> > directly moving the ,v files around, to preserve edit history for that
> > particular file. But it does mean that it is quite unlikely that an old
> > revision can be checked out and built.
> So I guess if the git export of CVS is just as useful as CVS, that's
> good enough, because the CVS repo is sort of broken from the ,v file
> moves (generally, the way to do that is to copy the ,v file and then cvs
> rm the old place).

Right, I also notices a few branches where only a subset of the tree was
tagged for instance only 'coda-src/venus/*.cc'. The cvs-fast-export
convertor then creates a branch that removes all other files from the
source tree. I'm sure there is a way to correct this, but it may just be
more work than is useful.

Other artifacts, CVS possibly didn't use to recurse, so there are
commits that go from directory to directory all with slightly different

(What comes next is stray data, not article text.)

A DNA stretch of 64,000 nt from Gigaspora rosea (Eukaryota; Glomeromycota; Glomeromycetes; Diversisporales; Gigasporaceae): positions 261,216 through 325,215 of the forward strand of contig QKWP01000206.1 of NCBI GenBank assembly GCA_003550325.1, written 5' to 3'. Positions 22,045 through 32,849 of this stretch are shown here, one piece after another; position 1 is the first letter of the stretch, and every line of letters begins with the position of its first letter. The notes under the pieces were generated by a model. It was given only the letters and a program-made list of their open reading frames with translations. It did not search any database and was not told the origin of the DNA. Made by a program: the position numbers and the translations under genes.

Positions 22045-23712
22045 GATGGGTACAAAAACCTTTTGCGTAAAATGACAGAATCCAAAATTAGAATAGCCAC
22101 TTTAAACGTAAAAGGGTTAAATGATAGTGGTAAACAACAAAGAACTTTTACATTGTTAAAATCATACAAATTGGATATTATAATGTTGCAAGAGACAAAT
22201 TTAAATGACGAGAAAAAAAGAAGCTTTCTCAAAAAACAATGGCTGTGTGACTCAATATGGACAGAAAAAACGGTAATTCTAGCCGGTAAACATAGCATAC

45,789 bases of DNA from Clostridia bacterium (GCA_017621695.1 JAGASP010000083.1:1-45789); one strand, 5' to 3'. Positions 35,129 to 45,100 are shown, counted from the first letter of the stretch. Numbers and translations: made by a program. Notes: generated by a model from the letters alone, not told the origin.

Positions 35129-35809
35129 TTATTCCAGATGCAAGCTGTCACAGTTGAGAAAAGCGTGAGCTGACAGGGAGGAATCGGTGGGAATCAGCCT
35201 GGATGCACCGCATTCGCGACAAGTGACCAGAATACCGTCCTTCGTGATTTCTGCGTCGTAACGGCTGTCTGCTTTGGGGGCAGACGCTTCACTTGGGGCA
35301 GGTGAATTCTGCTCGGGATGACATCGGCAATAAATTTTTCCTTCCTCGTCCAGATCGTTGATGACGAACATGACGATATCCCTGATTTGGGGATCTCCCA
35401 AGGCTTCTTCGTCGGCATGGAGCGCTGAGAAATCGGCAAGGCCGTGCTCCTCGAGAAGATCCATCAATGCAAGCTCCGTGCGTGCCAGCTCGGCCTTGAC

log messages. File creates are often separate commit events with an
empty log message. And then syncs between branches often more resemble
cherry-picks instead merges, only when all commits are consistently
picked can it be represented as a merge.

ALso, the current git repositories actually have a much better history
because they track author information and actual commit times, the
recent CVS history only track the time when the git development tree
got synced back with CVS.

> > I will probably start a coda-repo-conversion repository to track scripts
> > and configuration settings needed to reproducably perform the conversion.
> Sounds good.
> Also, if the conversion isn't quite perfect, but is reasonable for
> relatively recent history (15 years :-) ?), then especially if a tarball
> of the final CVS state is available in the long term, we probably have
> achieved as much value as is useful.

Yeah, we can quite reliably go back to November 1996/Coda-4.0, anything
before that seems to be mostly non-CVS history i.e. developers probably
had their own development trees some of which may have been RCS managed
and some of these have been used to populate the initial CVS archive.

Received on 2014-07-14 12:50:17